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HYP with limited monthly contribution

General discussions about equity high-yield income strategies
newguy
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Re: HYP with limited monthly contribution

#230227

Postby newguy » June 17th, 2019, 6:51 pm

Please can I thank everybody for their help. It is greatly appreciated.

I clearly wasn't seeing things clearly and what most of you suggest actually makes perfect sense. I've just phoned my mortgage company and increased the monthly contribution by £250. My plan now is to pay this debt off as quickly as possible. In a few years, I will be able to start investing in a number of Investment Trusts or EFTs as I hit the 10%.

I'm considering cashing in my small cap shares portfolio and moving them into IT/EFTs. I'm going to look at the various options people suggestions as they appear to be quite popular around these parts. The porfolio is currently in a XO Shares ISA and I would be able to use to buy the ITs. Given the size of my current portfolio and how it is made up, it's rather high risk and not exactly diversified. Plusmy stock picking skills have not quite been at the Paul Scott level!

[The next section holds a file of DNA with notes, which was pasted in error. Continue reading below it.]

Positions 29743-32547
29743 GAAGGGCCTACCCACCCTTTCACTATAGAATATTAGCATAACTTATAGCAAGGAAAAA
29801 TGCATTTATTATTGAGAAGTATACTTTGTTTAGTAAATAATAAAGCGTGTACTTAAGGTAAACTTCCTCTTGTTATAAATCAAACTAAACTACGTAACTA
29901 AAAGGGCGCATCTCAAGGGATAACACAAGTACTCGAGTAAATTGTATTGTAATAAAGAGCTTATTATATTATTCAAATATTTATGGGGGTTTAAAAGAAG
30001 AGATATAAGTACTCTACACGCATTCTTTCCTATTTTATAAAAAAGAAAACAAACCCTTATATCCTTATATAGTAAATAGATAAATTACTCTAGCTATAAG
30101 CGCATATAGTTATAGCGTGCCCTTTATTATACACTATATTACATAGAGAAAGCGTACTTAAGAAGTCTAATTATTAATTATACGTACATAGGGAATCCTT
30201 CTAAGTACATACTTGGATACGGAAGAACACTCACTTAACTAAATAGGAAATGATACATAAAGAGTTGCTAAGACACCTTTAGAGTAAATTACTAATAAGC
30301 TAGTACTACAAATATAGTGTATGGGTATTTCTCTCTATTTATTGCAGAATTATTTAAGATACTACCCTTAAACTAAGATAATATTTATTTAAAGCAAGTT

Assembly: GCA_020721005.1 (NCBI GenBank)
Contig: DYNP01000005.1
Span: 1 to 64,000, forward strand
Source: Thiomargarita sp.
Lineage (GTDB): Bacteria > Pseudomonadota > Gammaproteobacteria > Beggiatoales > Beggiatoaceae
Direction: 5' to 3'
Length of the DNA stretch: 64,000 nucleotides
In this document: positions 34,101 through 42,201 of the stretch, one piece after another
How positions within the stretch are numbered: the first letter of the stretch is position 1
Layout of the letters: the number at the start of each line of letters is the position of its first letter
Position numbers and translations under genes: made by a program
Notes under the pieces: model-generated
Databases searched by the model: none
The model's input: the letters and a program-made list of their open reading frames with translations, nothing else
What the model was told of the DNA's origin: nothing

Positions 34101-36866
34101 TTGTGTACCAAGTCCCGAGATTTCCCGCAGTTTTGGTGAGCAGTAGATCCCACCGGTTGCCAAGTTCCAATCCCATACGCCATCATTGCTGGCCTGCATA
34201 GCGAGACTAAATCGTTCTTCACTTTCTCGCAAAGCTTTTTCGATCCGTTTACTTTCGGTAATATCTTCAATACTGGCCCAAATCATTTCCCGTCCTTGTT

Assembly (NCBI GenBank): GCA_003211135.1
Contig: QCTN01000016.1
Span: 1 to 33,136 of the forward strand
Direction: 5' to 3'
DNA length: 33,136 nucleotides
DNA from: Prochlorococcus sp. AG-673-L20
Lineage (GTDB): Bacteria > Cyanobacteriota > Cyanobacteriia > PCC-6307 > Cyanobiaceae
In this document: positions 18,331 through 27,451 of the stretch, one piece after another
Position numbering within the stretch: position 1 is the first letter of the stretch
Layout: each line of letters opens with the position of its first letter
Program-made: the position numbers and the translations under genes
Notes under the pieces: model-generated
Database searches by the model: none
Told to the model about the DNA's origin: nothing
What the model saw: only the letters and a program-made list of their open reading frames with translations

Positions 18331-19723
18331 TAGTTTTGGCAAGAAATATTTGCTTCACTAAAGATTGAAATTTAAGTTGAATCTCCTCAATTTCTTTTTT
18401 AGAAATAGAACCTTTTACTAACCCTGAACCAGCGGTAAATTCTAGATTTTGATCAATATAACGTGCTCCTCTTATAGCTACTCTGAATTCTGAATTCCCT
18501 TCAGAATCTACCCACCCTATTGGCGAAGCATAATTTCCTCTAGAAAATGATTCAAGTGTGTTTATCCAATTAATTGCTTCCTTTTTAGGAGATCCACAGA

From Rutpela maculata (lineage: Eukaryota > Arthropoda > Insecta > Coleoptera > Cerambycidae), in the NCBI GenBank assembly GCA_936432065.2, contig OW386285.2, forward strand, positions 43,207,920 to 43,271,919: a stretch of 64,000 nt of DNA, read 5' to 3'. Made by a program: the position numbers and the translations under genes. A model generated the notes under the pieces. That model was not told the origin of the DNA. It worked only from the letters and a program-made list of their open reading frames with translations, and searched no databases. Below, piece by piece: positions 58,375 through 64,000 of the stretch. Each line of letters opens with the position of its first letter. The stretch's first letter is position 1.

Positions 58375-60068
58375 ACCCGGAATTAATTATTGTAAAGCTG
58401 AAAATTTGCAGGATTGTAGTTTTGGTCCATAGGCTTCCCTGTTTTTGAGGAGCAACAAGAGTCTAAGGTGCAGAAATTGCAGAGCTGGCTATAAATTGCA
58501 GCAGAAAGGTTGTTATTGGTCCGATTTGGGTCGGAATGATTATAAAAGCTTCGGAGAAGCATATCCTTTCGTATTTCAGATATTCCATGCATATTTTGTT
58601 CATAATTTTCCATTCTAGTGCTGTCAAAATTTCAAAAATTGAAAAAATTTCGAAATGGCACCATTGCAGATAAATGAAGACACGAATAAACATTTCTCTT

Thank you all.
Newguy

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Re: HYP with limited monthly contribution

#230236

Postby SDN123 » June 17th, 2019, 7:24 pm

Itsallaguess wrote:
I think what you're describing is what we'd normally see as a potential 'opportunity cost' of paying down a relatively low interest-rate debt, set against the potential for that part-repayment to be invested in something that might, with a fair wind, return more than the 2.5% return.



Fair enough. I don’t want to hijack this thread and I think the relevant real-world points have been made. In a more theoretical sense I believe that there is no such thing as a risk free investment (even gilts fail if the government goes bust - unlikely but not impossible). I agree that’s not relevant in a practical sense for this decision but i also thinks it’s always worth keeping in mind at some level.

SDN

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Re: HYP with limited monthly contribution

#230695

Postby Gengulphus » June 19th, 2019, 10:36 am

newguy wrote:Please can I thank everybody for their help. It is greatly appreciated.

I clearly wasn't seeing things clearly and what most of you suggest actually makes perfect sense. I've just phoned my mortgage company and increased the monthly contribution by £250. My plan now is to pay this debt off as quickly as possible. In a few years, I will be able to start investing in a number of Investment Trusts or EFTs as I hit the 10%.